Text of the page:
This story is over 5 years old.


​Skateboarding and Video Games: A Perfect Day with Dee Ostrander

We had a chat with the Supra team member in Barcelona.

Co-created with Supra.

Dee Ostrander must have been a yogi in a past life; he's incredibly laid back when he talks about his life. And on a skateboard, too, there's an effortlessness with which he pops his backside flips and floats down handrails. He gives the impression that he could do it all in his sleep. He probably could.

Originally from Nashville, Dee started skating when he was 12 and later formed the FU-Crue, a tight-knit group of locals who, with the aid of a lo-fi VX1000 camera, put out fun video parts on YouTube. Since then, he's moved to California, but the fun aspects of life have remained important to the Supra skater, who, when he's not shredding, prefers to hang out and play video games at home rather than get wasted at a random bar. He will beat your ass at vintage Super Mario Kart and he knows all the secrets to the first Tony Hawk's Pro Skater game.


When we met him recently in Barcelona, we discovered he also has some interesting things to say, so let's get on with it.

VICE: How was growing up in Nashville?
Dee Ostrander: It was pretty good. I love Nashville. There are a lot of spots to skate, but within 30 minutes of leaving the city you could be in the countryside or the woods. Everyone knows it for country music, but the skate culture is getting more popular. When I was growing up, everyone knew everyone who skated, but now every time I go back I see so many kids that haven't been skateboarding before. It's pretty cool!

You're part of the Nashville-based FU-Crue. Do you hope it'll inspire the next generation of skateboarders?
Maybe, I guess. Growing up I looked up at skaters for inspiration, wanted to skate like them. If I'm some kid's role model, that's pretty sick. FU-Crue might have inspired some kids back in Nashville, which is awesome. Sometimes they hit you up asking, "How do I get into the FU-Crue?" and you answer saying, "I don't know, you just gotta skate with the homies." It's not like you have to get in the crew, we're all friends.

What do you love about going back to Nashville?
Nashville is the best break from Los Angeles, which is too hectic – traffic, driving everywhere. So coming back home is nice. It's mellow, even though it's blowing up – there's a lot of people moving there right now. And there's so much shit you can do: there's two cliffs where we go fishing; you can get there on your board.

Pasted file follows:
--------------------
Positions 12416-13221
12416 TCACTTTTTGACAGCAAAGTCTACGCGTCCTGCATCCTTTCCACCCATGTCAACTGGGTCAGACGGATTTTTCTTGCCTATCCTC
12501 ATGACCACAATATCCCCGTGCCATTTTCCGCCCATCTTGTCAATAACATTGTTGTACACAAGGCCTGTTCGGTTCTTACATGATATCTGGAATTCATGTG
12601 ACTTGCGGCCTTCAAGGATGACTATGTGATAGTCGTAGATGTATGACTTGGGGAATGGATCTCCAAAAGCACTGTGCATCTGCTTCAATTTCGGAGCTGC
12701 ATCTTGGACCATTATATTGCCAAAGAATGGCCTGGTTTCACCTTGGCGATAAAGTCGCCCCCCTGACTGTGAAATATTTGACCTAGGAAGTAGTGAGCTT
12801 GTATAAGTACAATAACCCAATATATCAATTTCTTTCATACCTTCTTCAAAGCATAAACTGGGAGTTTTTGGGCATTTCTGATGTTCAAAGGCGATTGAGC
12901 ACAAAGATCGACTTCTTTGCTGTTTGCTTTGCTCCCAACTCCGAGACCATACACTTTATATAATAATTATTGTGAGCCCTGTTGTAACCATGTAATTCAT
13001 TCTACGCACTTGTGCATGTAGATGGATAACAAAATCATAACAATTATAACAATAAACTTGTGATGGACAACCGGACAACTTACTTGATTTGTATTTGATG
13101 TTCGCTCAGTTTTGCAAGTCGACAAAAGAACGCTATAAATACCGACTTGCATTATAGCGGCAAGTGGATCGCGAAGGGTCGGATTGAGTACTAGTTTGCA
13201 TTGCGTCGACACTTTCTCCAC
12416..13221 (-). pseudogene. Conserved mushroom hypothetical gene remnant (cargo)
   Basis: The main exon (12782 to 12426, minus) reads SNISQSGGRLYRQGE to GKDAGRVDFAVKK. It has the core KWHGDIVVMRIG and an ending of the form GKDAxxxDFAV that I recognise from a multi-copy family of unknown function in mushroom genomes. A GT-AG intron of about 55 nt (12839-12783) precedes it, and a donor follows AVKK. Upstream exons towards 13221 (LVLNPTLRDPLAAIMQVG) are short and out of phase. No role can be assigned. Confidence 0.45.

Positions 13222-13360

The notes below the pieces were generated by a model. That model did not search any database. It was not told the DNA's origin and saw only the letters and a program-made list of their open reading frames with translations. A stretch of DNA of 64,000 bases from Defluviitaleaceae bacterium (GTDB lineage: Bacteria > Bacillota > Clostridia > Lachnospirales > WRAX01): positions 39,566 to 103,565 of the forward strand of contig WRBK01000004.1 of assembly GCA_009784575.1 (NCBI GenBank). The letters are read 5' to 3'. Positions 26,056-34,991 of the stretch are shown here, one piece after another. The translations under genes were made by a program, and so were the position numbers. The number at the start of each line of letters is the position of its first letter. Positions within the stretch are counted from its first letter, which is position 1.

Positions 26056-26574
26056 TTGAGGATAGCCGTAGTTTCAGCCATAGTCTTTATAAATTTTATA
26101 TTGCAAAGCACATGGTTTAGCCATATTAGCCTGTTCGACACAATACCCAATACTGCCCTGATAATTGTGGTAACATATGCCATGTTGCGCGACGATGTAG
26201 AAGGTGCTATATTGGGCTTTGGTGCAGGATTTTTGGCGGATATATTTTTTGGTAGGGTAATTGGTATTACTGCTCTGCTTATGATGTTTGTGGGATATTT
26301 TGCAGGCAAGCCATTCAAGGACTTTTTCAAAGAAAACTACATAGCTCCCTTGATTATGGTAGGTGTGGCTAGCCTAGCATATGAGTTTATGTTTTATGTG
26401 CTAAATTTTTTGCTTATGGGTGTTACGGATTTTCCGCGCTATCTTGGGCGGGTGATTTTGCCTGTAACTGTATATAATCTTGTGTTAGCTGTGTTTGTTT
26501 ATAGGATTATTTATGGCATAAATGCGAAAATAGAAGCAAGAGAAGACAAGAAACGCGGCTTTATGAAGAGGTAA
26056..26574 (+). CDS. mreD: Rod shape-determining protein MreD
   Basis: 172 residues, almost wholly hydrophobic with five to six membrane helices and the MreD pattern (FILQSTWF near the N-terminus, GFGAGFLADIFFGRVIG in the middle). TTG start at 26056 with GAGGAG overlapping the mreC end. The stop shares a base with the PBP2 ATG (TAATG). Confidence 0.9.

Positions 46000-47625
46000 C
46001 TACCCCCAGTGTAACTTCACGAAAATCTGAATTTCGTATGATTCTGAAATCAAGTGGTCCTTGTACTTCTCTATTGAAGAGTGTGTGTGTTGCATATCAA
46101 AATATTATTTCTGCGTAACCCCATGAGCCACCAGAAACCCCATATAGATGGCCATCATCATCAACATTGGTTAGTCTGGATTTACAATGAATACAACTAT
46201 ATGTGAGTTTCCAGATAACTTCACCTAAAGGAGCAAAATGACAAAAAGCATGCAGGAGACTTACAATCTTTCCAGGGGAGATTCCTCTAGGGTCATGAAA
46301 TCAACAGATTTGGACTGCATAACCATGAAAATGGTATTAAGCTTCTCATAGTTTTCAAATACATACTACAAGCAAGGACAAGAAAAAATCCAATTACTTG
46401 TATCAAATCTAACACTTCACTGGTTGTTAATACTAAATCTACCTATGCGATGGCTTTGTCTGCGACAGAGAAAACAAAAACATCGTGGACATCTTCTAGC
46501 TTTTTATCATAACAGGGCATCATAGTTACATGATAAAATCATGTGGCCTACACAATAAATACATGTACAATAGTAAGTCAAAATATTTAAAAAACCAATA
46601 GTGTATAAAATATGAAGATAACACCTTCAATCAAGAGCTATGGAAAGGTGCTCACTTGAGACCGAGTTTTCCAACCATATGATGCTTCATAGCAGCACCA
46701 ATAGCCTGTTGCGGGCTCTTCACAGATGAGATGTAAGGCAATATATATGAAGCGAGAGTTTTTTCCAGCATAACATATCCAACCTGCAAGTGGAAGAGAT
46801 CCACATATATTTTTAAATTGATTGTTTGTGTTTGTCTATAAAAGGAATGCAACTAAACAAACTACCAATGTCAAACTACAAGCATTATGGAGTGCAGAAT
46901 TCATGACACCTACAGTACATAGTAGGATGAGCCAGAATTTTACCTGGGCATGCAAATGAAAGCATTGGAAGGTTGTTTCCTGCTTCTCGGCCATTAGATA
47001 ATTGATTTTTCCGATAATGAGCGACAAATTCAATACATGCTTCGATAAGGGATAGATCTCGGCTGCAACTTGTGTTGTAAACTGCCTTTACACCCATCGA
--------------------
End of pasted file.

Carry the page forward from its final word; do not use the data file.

You've said you couldn't conceive of life without skateboarding. What does it mean for you to be able to do it as your job?
It's awesome. It's what every kid wants when they pick up a skateboard. You think, 'I wish I could do this forever.' You can't do it forever, but I'll try to do it for as long as I can.

Does the fear of an injury mess with your mind?
I just got surgery on my knee four months ago, so it makes you feel bummed – not so much on skating, but the fact that you want to skate more. There's always a fear… I don't know what I would do if I wasn't skateboarding. Maybe I would move back to Nashville and start a business like my brother does.

In a saturated scene where everybody can pick up a camera and share their skate videos online, what makes a skate film stand out?
A good skate video has to have a hard copy, a DVD. It can't just be on the internet. You'll buy and have it forever it. I love having skate videos. I know you can pretty much do this on the web, but my brother and I have two or three boxes full of DVDs. You pick it up, play it and watch it with your homies. We keep our videos fun, and we use a lot of music the homies make. They have a band called Thrasherholics and they do shows and wrestle during their shows and it's so funny.

What's a perfect day like in Dee Ostrander's life?
I just wake up, hang out with my girlfriend for a bit before she goes to work, go skating the whole day until it gets dark, hang out with my homies, go home to hang out with my girlfriend when she gets out and go to bed. And do it all over again the next day. Easy and simple. The best way.

What do you do when you aren't skating?
If I just wanna hang out, I just watch funny TV and play video games. Sometimes when people don't want to skateboard any more they go to the bar, but I don't like it. Maybe if I'm in another country I'd go to the bar just to hang out with the homies, because it's a special occasion. But back home I don't go. I just hang out at home, skate and play video games. I play Grand Theft Auto, and then also some classic stuff on my Nintendo 64: Super Mario, Mario Kart… I had a Nintendo 3D actually, and I lost it, so that sucks.

I assume you played Tony Hawk Pro-Skater.
I played it growing up. The first one was such a classic. We got all the tapes, hit all the targets and secrets. That was fun. Remember how in the character screen, they were waiting for you to pick them and they sort of move in a funny, wobbly way? This dude did an impersonation in real life and it was so much fun!

Thanks, Dee.